Join Our Mailing List

Sponsor Us!

Archaeology in Israel:
Byzantine Churches in the Negev


Archaeology: Table of Contents | Background & Overview | Recent Discoveries


Print Friendly and PDF

In the first century BCE, the Nabateans (nomadic traders from Northern Arabia) established a kingdom in today’s Kingdom of Jordan with Petra as its capital. They accumulated great wealth from their trade in costly perfumes and spices from East Africa and Arabia, which they transported by camel caravans to the southern Mediterranean port of Gaza. To secure their trade routes, the Nabateans built way stations at the intersections of the main routes – at Kurnub (Mampsis), Shivta and Avdat.

In the inhospitable Negev desert, the Nabateans developed an agriculture based on terraces built into the hillsides and on a sophisticated system for collecting every drop of available water: to capture flood waters, they constructed dams in the valleys; to collect rain water, they cut cisterns into the rock. Their way stations grew into cities.

The Nabatean kingdom was conquered by the Romans in the year 106 and annexed to the Roman Empire.

Kurnub is located some 40 km. east of Be’er Sheva, above Nahal Mamshit. The Romans fortified it as one of the limes, the network of forts demarcating and protecting the eastern border of the Roman Empire. During the Roman and Byzantine periods, Kurnub was a flourishing city. In the second half of the 4th century, two churches were built here. The city was abandoned at the time of the Arab conquest (mid-7th century).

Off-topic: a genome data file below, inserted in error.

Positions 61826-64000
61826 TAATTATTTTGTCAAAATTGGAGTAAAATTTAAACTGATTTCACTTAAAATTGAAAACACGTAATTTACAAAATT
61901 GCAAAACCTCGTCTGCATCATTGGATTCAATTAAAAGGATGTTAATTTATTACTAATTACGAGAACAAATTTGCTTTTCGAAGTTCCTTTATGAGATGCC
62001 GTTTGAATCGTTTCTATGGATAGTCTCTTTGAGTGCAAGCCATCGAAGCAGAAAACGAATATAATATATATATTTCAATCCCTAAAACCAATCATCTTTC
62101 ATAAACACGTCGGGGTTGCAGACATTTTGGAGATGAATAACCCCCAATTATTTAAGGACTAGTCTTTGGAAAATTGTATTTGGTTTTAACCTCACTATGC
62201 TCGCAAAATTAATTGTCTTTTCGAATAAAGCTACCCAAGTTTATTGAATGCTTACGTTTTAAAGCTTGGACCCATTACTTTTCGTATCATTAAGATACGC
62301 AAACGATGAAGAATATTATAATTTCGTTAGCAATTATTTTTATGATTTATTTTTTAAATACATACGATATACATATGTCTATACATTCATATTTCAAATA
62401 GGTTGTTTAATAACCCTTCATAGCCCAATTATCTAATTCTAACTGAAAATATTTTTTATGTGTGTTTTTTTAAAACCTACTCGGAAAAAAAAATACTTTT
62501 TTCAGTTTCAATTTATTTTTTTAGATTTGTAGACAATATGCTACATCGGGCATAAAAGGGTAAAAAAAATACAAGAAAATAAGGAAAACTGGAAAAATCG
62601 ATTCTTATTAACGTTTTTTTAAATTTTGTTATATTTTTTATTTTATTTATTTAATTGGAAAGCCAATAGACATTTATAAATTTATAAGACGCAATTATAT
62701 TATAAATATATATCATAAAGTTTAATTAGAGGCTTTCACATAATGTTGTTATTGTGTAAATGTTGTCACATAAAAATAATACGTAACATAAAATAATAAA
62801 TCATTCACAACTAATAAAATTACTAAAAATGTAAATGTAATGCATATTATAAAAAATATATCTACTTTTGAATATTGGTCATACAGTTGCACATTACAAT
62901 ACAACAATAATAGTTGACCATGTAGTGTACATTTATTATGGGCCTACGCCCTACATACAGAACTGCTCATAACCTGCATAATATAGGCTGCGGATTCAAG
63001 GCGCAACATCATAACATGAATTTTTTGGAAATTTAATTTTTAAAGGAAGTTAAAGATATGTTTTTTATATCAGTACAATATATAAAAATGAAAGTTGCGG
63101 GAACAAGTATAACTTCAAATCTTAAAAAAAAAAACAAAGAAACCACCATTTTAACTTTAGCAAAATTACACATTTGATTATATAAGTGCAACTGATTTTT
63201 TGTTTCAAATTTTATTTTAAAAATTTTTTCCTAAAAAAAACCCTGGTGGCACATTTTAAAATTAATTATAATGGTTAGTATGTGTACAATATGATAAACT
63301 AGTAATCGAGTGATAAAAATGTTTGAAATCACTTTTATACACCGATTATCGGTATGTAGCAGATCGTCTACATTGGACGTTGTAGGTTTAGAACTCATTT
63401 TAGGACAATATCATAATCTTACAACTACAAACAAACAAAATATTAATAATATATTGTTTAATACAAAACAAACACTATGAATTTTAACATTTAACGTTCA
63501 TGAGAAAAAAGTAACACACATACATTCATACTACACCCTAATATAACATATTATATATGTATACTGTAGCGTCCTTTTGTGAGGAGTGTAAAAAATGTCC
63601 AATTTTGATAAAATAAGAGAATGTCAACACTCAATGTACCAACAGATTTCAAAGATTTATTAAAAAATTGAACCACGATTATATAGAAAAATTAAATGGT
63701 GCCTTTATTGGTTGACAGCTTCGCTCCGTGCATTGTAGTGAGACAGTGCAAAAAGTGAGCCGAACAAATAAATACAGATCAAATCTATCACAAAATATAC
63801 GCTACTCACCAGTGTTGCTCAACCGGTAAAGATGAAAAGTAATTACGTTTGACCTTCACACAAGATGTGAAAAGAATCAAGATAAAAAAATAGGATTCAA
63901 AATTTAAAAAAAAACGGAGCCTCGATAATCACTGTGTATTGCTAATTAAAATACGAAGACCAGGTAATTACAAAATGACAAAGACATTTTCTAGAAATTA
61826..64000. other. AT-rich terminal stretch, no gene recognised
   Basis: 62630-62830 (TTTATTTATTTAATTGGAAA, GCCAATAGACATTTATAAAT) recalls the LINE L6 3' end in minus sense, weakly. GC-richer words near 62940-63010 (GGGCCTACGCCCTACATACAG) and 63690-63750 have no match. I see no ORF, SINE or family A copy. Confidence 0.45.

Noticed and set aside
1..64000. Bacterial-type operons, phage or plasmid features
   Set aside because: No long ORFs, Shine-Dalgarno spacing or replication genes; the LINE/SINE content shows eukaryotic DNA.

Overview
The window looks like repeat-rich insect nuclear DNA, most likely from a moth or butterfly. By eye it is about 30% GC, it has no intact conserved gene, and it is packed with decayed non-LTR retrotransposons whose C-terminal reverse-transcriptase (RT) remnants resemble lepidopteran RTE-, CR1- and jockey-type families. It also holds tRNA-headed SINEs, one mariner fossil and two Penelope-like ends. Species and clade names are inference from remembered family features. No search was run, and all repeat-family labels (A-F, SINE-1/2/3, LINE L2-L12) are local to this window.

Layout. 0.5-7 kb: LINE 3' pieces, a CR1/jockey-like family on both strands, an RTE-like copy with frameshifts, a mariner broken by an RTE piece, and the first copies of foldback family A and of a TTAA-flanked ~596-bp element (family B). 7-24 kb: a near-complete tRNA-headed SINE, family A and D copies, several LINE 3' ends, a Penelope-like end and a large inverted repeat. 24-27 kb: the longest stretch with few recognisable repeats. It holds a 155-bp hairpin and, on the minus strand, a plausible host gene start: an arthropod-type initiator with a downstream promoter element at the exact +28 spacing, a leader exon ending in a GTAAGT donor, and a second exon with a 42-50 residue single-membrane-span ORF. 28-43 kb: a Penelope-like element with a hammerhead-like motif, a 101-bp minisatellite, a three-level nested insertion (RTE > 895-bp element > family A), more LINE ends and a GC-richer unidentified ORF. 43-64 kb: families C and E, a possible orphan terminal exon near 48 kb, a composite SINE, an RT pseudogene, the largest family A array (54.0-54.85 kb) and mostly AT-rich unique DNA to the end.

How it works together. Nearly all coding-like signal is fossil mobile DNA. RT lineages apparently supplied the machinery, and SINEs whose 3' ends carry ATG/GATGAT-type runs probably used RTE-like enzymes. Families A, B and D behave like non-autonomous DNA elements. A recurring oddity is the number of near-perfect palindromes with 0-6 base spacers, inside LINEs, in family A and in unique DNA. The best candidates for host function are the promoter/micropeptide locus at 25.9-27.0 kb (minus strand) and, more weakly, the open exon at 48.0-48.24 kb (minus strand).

The Eastern Church was built on the highest point of the city. It is part of a 55 x 25 m. complex consisting of service rooms and a small bathhouse. In front of the church was an atrium (courtyard) surrounded by porticoes (roofed aisles); under the courtyard was a cistern covered over with arches. The church measured 25.5 x 15 m., had two rows of columns, a bema (raised platform) and an apse. The hall of the church was paved with mosaics in geometrical patterns and large crosses; the aisles were paved with stone slabs. A small room with a baptismal font in its floor was found south of the church. Parts of the foundations of a four-roomed tower were uncovered near the entrance to the church, apparently a bell tower, since a large stone sundial was found there.

The smaller but more elaborate Western Church, located in the western part of the city, was of similar design. The mosaic floor of its hall was divided into octagonal medallions in which birds and baskets of fruit are depicted, with two peacocks in front of the raised platform. Two of the dedicatory inscriptions mention a man by the name of Nilus as the builder of the church, as well as the names of two of the church’s beadles.

Shivta is located some 40 km. southwest of Be’er Sheva. Some of the buildings now standing date from the Roman period, but most were built in Byzantine times, when the inhabitants engaged in intensive agriculture. In the 4th century two churches were built here (the northern and the southern); later, in the 5th-6th century, when the city expanded, the central church was added. Shivta appears to have been abandoned at some point during the Islamic period (9th-10th century).